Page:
Your child is started to notice emotions and reactions of the people that the toddler is in daily contact with. Changes in moods and behavior are noticed and at times questioned by your toddler. As your toddler goes through stages of learning to control his own emotions he also learns that you have the same emotions by watching you. This helps your toddler to feel as though he fits in with others around him.
Mimicking things that you do and things that others do can become frustrating at times. This is your toddler’s way of learning and growing and trying to find a place to fit in. Now is a good time to encourage your toddler’s individuality.
Your toddler is imaginative and has most likely came up with at least one imaginary friend at this stage. This is normal and isn’t a sign of hallucinations or any other mental problems. Creativity and the need to have someone to play with who is always available and always agreeable drive your child to play with this imaginary friend. It is possible for this friend to be a part of your child’s life until grade school (or around age 6).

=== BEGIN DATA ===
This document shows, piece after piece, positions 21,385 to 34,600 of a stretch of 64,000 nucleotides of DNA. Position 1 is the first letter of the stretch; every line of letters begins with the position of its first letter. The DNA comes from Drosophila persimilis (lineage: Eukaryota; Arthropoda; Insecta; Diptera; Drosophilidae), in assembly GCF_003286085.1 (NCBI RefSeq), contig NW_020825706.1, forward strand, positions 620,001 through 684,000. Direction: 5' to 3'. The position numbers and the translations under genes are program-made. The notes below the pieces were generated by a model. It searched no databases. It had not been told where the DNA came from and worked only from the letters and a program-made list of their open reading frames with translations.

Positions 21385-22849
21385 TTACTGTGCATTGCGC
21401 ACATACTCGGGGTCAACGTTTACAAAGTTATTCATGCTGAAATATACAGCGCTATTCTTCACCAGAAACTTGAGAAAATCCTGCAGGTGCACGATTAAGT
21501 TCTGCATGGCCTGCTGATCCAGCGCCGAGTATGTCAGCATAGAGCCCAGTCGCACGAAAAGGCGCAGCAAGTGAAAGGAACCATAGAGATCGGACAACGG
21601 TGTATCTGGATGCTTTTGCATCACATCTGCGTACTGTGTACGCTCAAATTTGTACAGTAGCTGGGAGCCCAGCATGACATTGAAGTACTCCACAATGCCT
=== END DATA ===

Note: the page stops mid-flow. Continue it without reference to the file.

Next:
During this stage in life your child can:
- Have a simple conversation with others
- Draw a stick man
- Learning that sharing is a part of friendship
- Can name and point out body parts on self and others
- Tries to repair things around the house and wants to help you to repair things
As your toddler matures the time that your child can remained focused increases. While your toddler probably isn’t going to sit through a full two hour movie he will be able to sit through story time and be able to focus on the activities that you are doing without having to take time out to do something else every five minutes.
Your child’s curiosity may start to wander to anatomy. It is normal for children to touch their own genitals and to even show their genitals to other children. You need to simply let them know this is not acceptable and that anything in their underwear is not something to share. The gut reaction your child is going to have is this is something they shouldn’t be doing anyhow so reinforcing this with your words without making a production of it is the best way to put a stop to this behavior before you have an issue.
Physically your child is progressing so quickly that it is hard to remember how little your child could do a year ago. Now your child is running, jumping, balancing on one foot and walking as if he has been doing this for years. Your child can also:
- Speak clearly
- Keep pants dry throughout the day and often at night
- Show a wide range of emotions
- Draw self portrait and usually gets most of the larger parts into the drawing
- Has a better range of fine motor skills and can wiggle both thumbs